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Propofol is not safe for sedation for hip relocation
  1. Keith J Anderson,
  2. Malcolm Sim,
  3. Alex Puxty,
  4. John Kinsella
  1. University of Glasgow, Department of Anaesthesia, Glasgow, UK
  1. Correspondence to Keith J Anderson, University Department of Anaesthesia, Glasgow Royal Infirmary, Level 4 Walton Building, 84 Castle Street, Glasgow G4 0SF, UK; keithanderson{at}

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We read with interest the clinically based study of Mathieu et al on the use of propofol to sedate patients for relocation of hip prostheses in the emergency department.1 The authors rightly point out that there are problems with the safety and efficacy of using midazolam, and conclude that the described technique is effective and safe. In another paper by the same authors, they demonstrate that this technique of ‘sedation’ has a better success than midazolam and reduces the delay in these patients going to theatre and therefore the discomfort the patients may experience (although there is no mention of pain scores of these patients).2 However, we disagree strongly with the conclusions that the adverse effects were acceptably uncommon and argue that the authors have not demonstrated the safety of this technique.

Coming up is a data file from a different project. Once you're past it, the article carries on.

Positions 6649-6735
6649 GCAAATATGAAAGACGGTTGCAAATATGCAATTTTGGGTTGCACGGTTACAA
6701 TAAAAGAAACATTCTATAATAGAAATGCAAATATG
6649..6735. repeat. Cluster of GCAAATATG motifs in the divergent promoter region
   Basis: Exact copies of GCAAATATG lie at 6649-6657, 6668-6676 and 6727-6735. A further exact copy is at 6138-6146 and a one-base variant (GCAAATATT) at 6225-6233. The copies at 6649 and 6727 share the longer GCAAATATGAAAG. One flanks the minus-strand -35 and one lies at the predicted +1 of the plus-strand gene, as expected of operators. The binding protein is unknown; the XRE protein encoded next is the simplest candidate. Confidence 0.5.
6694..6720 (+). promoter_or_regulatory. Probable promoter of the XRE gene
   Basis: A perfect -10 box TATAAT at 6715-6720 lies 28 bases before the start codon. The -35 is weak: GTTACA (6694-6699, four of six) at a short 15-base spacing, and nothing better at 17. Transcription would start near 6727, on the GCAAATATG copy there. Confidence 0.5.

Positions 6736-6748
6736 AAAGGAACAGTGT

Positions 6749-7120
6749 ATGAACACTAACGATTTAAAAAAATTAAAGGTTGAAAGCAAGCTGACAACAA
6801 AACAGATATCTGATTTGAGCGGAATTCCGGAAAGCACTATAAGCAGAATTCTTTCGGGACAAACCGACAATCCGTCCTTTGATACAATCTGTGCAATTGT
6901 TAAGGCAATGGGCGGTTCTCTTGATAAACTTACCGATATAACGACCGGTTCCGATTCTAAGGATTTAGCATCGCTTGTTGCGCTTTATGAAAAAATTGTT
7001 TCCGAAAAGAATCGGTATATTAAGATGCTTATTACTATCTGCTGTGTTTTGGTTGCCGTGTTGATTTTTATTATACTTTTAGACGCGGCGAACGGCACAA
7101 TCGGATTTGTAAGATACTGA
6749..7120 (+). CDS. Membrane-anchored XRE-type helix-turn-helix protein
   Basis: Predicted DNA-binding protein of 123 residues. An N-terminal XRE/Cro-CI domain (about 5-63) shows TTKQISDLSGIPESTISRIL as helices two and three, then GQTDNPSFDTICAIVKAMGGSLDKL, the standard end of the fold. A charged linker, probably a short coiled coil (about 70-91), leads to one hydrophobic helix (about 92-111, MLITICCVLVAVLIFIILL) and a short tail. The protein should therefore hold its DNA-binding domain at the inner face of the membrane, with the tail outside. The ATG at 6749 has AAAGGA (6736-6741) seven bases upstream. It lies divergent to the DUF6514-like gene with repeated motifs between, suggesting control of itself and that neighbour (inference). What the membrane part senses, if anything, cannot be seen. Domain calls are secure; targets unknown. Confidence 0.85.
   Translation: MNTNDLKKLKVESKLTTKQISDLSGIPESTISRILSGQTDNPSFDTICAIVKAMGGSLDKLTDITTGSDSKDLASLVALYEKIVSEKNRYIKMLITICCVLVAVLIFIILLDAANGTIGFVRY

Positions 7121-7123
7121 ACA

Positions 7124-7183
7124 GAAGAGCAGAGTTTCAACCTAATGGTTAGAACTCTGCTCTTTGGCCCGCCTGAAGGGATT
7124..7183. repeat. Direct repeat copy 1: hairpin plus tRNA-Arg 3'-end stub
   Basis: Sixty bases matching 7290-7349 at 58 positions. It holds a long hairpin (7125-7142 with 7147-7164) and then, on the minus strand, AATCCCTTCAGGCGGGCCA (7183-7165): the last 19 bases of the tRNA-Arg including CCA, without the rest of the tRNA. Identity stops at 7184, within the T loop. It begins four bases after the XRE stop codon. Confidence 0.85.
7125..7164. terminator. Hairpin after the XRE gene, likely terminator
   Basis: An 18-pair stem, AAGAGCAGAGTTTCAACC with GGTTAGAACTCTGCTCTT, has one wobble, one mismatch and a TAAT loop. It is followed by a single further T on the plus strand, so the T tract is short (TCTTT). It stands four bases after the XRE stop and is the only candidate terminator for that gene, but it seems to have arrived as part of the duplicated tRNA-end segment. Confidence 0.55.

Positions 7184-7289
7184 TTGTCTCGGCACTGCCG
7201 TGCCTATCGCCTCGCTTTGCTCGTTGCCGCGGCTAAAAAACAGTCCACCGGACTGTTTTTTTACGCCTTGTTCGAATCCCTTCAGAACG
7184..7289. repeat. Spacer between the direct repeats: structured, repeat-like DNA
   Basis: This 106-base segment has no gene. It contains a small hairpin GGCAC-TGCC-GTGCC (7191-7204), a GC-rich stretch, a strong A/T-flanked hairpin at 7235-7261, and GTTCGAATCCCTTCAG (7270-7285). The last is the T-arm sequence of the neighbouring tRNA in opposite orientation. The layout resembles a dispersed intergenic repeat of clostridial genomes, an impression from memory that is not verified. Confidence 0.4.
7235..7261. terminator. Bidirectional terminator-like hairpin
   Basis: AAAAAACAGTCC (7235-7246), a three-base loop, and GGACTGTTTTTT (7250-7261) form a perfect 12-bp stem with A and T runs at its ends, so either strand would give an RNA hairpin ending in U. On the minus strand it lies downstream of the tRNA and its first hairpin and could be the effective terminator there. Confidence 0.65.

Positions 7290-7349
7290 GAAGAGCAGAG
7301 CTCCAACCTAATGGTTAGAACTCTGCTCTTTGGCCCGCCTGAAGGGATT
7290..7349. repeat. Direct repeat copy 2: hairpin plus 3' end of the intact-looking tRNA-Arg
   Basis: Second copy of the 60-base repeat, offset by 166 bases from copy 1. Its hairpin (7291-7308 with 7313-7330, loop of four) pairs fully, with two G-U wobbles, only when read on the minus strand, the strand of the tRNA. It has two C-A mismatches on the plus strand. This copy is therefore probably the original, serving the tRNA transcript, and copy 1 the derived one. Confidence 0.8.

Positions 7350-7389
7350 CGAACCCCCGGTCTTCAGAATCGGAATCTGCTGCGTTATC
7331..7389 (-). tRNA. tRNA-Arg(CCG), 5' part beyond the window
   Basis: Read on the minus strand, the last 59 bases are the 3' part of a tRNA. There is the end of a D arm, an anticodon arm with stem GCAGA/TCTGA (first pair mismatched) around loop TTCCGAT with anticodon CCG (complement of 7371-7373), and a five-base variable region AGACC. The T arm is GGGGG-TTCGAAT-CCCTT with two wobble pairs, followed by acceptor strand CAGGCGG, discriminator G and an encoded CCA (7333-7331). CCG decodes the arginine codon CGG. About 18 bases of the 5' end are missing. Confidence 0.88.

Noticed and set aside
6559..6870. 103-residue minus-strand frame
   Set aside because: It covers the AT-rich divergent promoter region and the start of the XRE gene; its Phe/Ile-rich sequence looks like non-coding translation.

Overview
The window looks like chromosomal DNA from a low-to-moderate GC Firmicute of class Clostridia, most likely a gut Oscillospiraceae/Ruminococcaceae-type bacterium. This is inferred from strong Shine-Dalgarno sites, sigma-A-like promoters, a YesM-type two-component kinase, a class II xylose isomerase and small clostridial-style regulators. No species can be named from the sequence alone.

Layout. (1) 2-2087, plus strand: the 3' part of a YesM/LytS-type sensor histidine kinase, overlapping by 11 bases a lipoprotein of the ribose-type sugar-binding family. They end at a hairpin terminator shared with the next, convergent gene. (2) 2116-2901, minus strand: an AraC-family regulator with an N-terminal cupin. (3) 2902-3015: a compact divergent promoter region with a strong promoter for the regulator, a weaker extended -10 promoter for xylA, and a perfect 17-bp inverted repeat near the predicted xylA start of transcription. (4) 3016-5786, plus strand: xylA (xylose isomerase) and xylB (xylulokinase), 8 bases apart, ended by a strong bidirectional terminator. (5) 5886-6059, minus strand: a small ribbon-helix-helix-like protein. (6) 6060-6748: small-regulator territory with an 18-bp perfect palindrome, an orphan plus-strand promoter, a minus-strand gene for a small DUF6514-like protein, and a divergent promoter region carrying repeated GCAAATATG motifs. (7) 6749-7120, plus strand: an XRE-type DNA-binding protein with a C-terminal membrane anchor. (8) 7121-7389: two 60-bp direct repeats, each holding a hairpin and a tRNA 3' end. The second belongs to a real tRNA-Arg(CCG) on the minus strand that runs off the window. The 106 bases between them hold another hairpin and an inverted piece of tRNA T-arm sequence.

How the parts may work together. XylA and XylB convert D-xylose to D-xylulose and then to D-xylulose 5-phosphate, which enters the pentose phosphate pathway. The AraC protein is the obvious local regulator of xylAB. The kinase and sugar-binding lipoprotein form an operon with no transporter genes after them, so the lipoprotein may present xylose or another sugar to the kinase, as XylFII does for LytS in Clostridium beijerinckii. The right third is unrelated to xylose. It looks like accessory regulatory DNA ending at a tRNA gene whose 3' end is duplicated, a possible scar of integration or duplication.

First, we would like to comment on the sedation protocol. Disappointingly there is no attempt to describe the depth of sedation provided. The report of the Academy of Royal Colleges …

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  • Competing interests None.

  • Provenance and peer review Not commissioned; not externally peer reviewed.

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